You can find the
ffmpeg documentation here. I have it installed on macOS with
brew install ffmpeg.
Compress a screencast
Full-screen screencasts recorded with QuickTime tend to be on the large side. We can use
ffmpeg to obtain a smaller file size by simply converting it to MP4:
ffmpeg -i my-recording.mov my-recording.mp4
(For example, it brought a 40-second screencast from 38MB down to 4.5MB)
Screencast to GIF
There are many ways to turn a video into a GIF with
ffmpeg and other free tools.
The straightforward way is to:
ffmpeg -i my-recording.mov -pix_fmt rgb24 output.gif
Note that recent versions of
ffmpeg, such as the
v4.2.2I'm on at the time of writing, can convert a video to a GIF without having to specify
A few useful parameters to include:
-rcontrols the framerate of the GIF
-scontrols the dimensions of the GIF
The example below outputs a 320 × 240 GIF with 10 frames per second:
ffmpeg -i my-recording.mov -r 10 -s 320x240 output.gif
-s parameter distorts the input video to fit the specified size. If instead you want to maintain the original aspect ratio, use the
scale filter, to which
-s is actually a shortcut, directly:
ffmpeg -i my-recording.mov -vf scale=320:-1 output.gif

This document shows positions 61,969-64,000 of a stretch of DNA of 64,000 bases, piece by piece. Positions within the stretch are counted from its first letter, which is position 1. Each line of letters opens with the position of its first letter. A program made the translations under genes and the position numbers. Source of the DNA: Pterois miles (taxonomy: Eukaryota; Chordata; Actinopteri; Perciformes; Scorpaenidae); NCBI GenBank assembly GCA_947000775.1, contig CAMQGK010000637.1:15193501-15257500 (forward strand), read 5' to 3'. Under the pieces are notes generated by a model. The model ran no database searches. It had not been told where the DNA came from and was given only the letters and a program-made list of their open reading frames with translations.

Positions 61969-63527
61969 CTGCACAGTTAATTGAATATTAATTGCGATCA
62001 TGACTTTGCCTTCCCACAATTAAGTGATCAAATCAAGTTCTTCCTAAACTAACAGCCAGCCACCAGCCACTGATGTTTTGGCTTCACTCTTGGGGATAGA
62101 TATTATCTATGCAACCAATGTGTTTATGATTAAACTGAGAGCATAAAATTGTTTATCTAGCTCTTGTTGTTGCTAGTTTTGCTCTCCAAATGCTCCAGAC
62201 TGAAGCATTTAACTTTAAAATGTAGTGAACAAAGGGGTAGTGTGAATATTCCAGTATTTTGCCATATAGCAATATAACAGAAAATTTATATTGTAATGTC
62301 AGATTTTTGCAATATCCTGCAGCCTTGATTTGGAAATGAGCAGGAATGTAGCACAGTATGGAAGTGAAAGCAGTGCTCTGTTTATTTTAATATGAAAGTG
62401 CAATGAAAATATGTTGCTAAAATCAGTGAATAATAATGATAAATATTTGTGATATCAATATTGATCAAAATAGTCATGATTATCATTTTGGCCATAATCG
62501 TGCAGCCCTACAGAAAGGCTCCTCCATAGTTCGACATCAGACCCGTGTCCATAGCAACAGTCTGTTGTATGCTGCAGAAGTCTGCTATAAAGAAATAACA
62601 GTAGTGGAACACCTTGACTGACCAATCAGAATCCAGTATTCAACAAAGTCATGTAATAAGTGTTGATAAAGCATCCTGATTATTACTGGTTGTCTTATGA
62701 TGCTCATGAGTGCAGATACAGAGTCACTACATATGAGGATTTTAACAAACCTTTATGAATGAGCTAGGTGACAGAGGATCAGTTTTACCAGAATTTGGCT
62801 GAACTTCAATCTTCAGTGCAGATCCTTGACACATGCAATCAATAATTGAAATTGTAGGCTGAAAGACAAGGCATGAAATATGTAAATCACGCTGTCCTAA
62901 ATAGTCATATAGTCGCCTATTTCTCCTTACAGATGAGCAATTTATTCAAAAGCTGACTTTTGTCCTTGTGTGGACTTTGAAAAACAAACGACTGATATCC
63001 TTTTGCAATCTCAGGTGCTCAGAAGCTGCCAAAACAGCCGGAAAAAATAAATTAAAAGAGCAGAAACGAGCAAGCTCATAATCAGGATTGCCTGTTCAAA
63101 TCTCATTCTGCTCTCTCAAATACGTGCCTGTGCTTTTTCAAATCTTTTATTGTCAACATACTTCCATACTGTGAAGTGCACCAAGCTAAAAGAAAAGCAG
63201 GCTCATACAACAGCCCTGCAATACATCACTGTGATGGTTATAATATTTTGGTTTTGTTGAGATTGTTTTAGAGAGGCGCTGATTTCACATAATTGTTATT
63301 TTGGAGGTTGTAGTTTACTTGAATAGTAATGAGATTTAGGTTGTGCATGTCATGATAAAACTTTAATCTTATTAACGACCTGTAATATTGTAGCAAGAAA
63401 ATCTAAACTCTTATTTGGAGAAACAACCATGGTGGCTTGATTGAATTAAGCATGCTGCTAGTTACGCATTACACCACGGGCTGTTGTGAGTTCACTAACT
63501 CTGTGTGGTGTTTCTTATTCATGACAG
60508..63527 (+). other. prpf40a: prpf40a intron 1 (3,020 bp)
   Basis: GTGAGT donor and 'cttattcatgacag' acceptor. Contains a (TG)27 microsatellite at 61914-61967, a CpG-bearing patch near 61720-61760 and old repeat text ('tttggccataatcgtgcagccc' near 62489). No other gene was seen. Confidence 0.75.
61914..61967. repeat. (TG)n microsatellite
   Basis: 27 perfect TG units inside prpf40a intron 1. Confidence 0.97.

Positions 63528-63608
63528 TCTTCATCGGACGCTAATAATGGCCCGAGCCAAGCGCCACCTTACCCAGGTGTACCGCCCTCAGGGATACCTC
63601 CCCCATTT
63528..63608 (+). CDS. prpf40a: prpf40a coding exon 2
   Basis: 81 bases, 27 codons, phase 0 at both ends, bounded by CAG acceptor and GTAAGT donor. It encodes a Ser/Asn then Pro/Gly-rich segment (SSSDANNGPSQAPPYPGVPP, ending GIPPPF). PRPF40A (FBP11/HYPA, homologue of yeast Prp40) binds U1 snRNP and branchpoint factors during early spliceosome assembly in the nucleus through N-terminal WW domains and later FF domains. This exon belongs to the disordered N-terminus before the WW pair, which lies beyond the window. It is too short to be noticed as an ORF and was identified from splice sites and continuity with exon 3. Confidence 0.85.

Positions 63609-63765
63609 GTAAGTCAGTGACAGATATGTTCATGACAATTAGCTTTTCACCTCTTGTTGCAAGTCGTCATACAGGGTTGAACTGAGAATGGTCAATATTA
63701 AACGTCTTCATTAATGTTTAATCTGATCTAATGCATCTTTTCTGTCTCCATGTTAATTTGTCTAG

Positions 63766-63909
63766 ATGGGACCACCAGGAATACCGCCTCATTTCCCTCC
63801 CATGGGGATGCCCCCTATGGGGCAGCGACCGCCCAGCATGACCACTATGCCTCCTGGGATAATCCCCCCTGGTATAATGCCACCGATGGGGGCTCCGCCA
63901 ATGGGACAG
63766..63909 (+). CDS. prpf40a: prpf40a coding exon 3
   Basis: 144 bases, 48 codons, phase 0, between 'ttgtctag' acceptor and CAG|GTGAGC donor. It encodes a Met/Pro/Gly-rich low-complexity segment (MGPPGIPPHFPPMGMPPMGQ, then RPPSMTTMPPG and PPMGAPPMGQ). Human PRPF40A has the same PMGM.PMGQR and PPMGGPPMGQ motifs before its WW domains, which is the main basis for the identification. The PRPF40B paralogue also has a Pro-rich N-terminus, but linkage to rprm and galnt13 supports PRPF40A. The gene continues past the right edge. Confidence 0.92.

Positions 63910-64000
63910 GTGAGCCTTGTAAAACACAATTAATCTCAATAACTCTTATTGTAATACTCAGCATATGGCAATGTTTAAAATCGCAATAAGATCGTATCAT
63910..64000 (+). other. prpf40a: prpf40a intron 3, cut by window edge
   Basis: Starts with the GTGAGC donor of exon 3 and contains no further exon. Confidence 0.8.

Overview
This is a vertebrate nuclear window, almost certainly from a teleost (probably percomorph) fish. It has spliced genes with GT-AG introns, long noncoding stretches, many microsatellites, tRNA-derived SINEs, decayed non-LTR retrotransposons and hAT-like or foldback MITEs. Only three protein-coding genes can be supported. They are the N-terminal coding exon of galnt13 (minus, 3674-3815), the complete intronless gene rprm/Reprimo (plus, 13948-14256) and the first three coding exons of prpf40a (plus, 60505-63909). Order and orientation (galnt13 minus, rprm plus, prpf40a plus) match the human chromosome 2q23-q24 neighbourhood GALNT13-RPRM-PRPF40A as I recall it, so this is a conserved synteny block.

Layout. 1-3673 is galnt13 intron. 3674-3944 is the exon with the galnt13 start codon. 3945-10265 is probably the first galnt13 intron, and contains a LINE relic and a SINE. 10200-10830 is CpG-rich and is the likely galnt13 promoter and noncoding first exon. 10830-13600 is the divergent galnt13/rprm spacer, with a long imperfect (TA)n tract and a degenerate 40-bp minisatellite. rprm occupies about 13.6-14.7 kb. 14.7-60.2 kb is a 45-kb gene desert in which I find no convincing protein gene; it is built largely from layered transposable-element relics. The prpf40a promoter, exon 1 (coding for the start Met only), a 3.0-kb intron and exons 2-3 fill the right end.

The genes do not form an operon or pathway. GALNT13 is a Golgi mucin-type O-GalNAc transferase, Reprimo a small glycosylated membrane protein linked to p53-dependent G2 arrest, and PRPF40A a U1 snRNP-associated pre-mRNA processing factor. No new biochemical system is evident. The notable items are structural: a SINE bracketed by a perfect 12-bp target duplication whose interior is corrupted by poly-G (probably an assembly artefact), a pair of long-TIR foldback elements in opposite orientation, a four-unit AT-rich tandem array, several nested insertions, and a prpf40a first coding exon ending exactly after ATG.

auto when specifying the scale.
To speed up the video, use the
ffmpeg -i my-recording.mov -filter:v "setpts=0.5*PTS" my-recording-sped-up.mp4
The command above makes an MP4 video at twice the speed of the original MOV. For some reason I couldn't apply the
setpts filter in a direct MOV to GIF pipeline, so I'm first making a sped-up MP4, then converting that to a GIF.
This method tends to output poorer-quality GIFs. A more complicated solution is explained in this answer on the Super User StackExchange, along with an article detailing how to obtain better-looking GIFs from
This gist walks you through creating a GIF with
See also this article from GIPHY Engineering.
Loop a video N times
-stream_loop N option lets you loop (concatenate) the input video N times. In the example below, we generate
output.mp4 which is twenty times the length of
ffmpeg -stream_loop 20 -i input.mp4 -c copy output.mp4
Note: This didn't work with the
ffmpegversion I had on my machine, so it's best to always keep the program up to date.